As I noted earlier, Cindy recognized that contemporary American journalism needed to be as prominent on our academic calendar as contemporary American film or contemporary American fiction or recent scholarship on Faulkner. She has brought an impressive list of writers and editors to speak on campus and to spend informal time with students.  Let me give just a brief list: Ben Bradlee, Anne Kornblut, and Dan Balz, of The Washington Post; Seymour Hersh, Pulitzer Prize winning journalist; Erik Brady, national sportswriter for USA Today; Jill Zuckman, former national political correspondent for The Chicago Tribune; Martin Kaiser, prizewinning former editor of The Milwaukee Journal Sentinel; Jerry Seib, executive Washington editor for The Wall Street Journal; and Steve Roberts of The New York Times.    

With our Honors College, Cindy created, organized and sponsored an annual panel discussion on contemporary journalism. This drew impressive crowds of students; it also drew substantial attendance from the Pittsburgh community. The audience often included our Chancellor and Provost. It became one of the significant events of the year.  

One year, for example, the topic was “The Future of Journalism and Democracy,” with a panel comprised of Chad Hermann, then-editorial director at Carbolic Smoke Ball; Meg Martin, online editor for The Roanoke Times; Jay Rosen, journalism professor at New York University; and the late Jon Wolman, editor and publisher of The Detroit News. Another year, about 200 gathered in an audience to hear four remarkable female foreign correspondents, all speaking about demanding and dangerous assignments: Christine Spolar, a senior editor at Huffington Post who covered conflicts in Bosnia, Iraq, Lebanon, and Israel for The Washington Post and The Chicago Tribune; Firle Davies, who covers sub-Sahara Africa for the BBC; Nadia Trinidad, a television journalist in the Philippines, now senior political correspondent for ABS-CBN in Manila; and Tara Mahtafar, a young Iranian journalist who was then managing editor of PBS’s Frontline Tehran bureau. A Watergate panel, marking 40 years after the event, included a former Watergate prosecutor, a Washington Post reporter, and the former director of the Nixon Library, as well as a Nixon operative who played a role in The Pentagon Papers.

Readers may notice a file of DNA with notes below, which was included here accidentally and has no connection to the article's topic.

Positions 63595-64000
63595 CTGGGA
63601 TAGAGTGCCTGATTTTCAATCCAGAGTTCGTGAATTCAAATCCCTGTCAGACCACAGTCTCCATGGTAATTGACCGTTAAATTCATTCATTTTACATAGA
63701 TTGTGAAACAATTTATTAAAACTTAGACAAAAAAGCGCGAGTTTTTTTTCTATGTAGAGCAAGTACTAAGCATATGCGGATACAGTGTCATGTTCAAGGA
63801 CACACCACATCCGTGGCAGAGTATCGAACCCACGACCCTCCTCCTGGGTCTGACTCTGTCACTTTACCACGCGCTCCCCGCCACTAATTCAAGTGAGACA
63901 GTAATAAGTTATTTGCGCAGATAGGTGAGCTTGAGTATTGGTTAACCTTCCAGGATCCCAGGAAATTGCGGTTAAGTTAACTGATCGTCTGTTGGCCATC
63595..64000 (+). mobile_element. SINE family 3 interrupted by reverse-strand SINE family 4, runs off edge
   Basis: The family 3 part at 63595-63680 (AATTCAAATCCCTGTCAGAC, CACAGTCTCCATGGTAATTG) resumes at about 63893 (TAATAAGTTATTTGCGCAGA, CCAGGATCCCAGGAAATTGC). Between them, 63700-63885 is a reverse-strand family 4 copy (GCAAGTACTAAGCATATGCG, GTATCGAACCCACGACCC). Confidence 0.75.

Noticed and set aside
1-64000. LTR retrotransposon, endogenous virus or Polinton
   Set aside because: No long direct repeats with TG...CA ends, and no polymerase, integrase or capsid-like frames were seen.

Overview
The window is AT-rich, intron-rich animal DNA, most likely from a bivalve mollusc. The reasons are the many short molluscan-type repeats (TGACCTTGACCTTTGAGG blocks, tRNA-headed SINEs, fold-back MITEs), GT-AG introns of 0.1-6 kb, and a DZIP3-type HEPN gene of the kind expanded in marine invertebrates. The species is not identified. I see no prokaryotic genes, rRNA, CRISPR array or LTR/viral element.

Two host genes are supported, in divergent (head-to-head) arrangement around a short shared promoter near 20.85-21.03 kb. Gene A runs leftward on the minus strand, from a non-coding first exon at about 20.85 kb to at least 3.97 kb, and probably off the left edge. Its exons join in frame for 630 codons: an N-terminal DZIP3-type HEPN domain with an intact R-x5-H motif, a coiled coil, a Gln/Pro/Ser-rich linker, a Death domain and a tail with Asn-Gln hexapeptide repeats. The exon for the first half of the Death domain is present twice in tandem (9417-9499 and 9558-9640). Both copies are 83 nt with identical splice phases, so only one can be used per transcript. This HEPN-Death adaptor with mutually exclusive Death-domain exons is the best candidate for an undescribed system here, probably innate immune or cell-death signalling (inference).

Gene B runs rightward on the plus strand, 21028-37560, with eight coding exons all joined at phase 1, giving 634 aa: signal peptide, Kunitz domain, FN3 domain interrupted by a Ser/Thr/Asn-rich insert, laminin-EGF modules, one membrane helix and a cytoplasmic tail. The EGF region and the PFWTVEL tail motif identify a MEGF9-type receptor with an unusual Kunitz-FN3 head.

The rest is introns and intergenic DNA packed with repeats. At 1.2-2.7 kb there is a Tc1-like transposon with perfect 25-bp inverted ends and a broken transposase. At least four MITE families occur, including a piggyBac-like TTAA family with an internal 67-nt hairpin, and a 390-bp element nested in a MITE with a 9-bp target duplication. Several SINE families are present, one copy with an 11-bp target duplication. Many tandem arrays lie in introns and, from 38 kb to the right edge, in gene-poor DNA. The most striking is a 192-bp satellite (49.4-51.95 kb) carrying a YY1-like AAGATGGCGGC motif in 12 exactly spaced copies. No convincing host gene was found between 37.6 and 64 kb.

Because of Cindy Skrzycki, some of our very best students are once again looking to journalism as a way of imagining a professional life. The campus is aware of the changes in the media landscape and of the best—and the necessary— that is happening in contemporary American journalism. She leaves a remarkable legacy. Very few individuals, in my experience, have produced such important and profound changes on our campus in such a short period of time.  

—David Bartholomae

David Bartholomae is emeritus professor of English and Charles Crow Chair. Upon his retirement,T5F featured him here.